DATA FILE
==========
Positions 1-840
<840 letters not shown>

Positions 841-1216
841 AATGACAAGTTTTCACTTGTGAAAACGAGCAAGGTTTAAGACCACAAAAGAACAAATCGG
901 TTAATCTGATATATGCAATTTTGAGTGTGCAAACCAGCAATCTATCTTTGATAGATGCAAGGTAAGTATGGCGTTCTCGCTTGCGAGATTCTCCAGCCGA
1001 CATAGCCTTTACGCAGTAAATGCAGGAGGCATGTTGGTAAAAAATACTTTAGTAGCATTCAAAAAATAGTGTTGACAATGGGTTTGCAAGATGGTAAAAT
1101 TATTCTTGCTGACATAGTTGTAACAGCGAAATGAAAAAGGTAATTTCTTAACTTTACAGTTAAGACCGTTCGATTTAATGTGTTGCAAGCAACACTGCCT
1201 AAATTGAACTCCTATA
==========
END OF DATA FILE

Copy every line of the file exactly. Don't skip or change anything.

Positions 1-840
<840 letters not shown>

Positions 841-1216
841 AATGACAAGTTTTCACTTGTGAAAACGAGCAAGGTTTAAGACCACAAAAGAACAAATCGG
901 TTAATCTGATATATGCAATTTTGAGTGTGCAAACCAGCAATCTATCTTTGATAGATGCAAGGTAAGTATGGCGTTCTCGCTTGCGAGATTCTCCAGCCGA
1001 CATAGCCTTTACGCAGTAAATGCAGGAGGCATGTTGGTAAAAAATACTTTAGTAGCATTCAAAAAATAGTGTTGACAATGGGTTTGCAAGATGGTAAAAT
1101 TATTCTTGCTGACATAGTTGTAACAGCGAAATGAAAAAGGTAATTTCTTAACTTTACAGTTAAGACCGTTCGATTTAATGTGTTGCAAGCAACACTGCCT
1201 AAATTGAACTCCTATA